“These are not the normal tools of nanotechnology, but this sort of radical approach is needed to make sustainable technologies feasible,” said Professor Jeremy J Baumberg of the NanoPhotonics Centre at Cambridge’s Cavendish Laboratory, who led the research. “The strange physics of light on the nanoscale allows it to be switched, even if less than a tenth of the film is coated with our active pixels. That’s because the apparent size of each pixel for light is many times larger than their physical area when using these resonant gold architectures.”

The pixels could enable a host of new application possibilities such as building-sized display screens, architecture which can switch off solar heat load, active camouflage clothing and coatings, as well as tiny indicators for coming internet-of-things devices.
The team are currently working at improving the colour range and are looking for partners to develop the technology further.

The research is funded as part of a UK Engineering and Physical Sciences Research Council (EPSRC) investment in the Cambridge NanoPhotonics Centre, as well as the European Research Council (ERC) and the China Scholarship Council.

This image accompanies the press release,

Caption: eNPoMs formed from gold nanoparticles (Au NPs) encapsulated in a conductive polymer shell. Credit: NanoPhotonics Cambridge/Hyeon-Ho Jeong, Jialong Peng Credit: NanoPhotonics Cambridge/Hyeon-Ho Jeong, Jialong Peng

Here’s a link to and a citation for the paper,

Scalable electrochromic nanopixels using plasmonics by Jialong Peng, Hyeon-Ho Jeong, Qianqi Lin, Sean Cormier, Hsin-Ling Liang, Michael F. L. De Volder, Silvia Vignolini, and Jeremy J. Baumberg. Science Advances Vol. 5, no. 5, eaaw2205 DOI: 10.1126/sciadv.aaw2205 Published: 01 May 2019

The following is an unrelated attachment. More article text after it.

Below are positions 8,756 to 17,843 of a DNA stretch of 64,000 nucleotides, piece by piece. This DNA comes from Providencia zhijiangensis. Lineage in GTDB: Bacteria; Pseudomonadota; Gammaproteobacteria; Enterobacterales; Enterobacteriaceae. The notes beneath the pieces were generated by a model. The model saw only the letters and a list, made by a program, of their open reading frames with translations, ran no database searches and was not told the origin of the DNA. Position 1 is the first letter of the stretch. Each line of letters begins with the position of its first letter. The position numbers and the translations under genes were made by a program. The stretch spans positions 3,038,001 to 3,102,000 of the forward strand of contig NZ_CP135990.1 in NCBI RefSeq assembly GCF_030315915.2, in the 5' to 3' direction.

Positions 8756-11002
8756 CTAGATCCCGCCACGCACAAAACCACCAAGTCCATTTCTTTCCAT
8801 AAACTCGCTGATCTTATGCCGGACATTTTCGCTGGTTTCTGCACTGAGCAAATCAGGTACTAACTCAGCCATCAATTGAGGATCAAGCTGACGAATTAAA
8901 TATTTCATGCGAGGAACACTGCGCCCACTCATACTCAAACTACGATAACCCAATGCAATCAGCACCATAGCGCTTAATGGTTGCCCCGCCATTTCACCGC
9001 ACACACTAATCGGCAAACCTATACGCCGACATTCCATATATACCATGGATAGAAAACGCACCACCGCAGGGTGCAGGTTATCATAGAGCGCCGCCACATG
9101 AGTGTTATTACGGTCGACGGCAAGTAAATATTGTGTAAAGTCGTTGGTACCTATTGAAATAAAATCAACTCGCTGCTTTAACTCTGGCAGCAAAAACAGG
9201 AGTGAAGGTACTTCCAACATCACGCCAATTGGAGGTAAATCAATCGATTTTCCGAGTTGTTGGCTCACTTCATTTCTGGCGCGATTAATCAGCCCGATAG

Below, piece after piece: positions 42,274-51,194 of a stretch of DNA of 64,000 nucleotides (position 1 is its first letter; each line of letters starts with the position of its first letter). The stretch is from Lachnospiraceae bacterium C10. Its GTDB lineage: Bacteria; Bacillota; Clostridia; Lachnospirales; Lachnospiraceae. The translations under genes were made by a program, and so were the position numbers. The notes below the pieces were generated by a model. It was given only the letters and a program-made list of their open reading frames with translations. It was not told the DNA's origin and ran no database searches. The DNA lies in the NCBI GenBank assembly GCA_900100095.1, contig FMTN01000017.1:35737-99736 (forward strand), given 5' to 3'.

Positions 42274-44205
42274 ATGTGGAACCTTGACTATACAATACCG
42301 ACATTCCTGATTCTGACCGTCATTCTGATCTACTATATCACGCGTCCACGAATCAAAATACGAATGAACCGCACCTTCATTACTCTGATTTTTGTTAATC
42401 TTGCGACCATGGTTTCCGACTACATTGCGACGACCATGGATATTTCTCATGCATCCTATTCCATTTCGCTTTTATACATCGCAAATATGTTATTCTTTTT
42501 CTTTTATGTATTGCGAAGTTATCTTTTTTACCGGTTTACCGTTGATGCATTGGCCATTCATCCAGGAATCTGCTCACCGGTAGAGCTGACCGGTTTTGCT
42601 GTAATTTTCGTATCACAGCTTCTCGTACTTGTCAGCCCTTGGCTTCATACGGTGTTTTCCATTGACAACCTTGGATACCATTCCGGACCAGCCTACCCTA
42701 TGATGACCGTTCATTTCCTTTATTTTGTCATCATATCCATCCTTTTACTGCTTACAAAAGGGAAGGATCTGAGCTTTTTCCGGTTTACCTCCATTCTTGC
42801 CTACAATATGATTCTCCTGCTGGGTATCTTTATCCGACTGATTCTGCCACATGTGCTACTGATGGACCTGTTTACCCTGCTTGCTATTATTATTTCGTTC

This paper appears to be open access.

Cell biology journal conceptualizes science papers’ content with multimedia for a combined print and online experience

Strictly speaking this isn’t visualizing data and scientific information (which I’ve mentioned before)  so much as it is augmenting it. The biology journal Cell  is now including online multimedia components that can be accessed only by a QR code in the journal’s  hardcopy version. From the May 26, 2011 news item on physorg.com,

On May 27th the top cell biology journal, Cell, will publish its latest issue with multimedia components directly attached to the print version. The issue uses QR code technology to connect readers to the journal’s multimedia formats online thereby improving the conceptualization of a paper’s scientific content and enhancing the reader’s overall experience.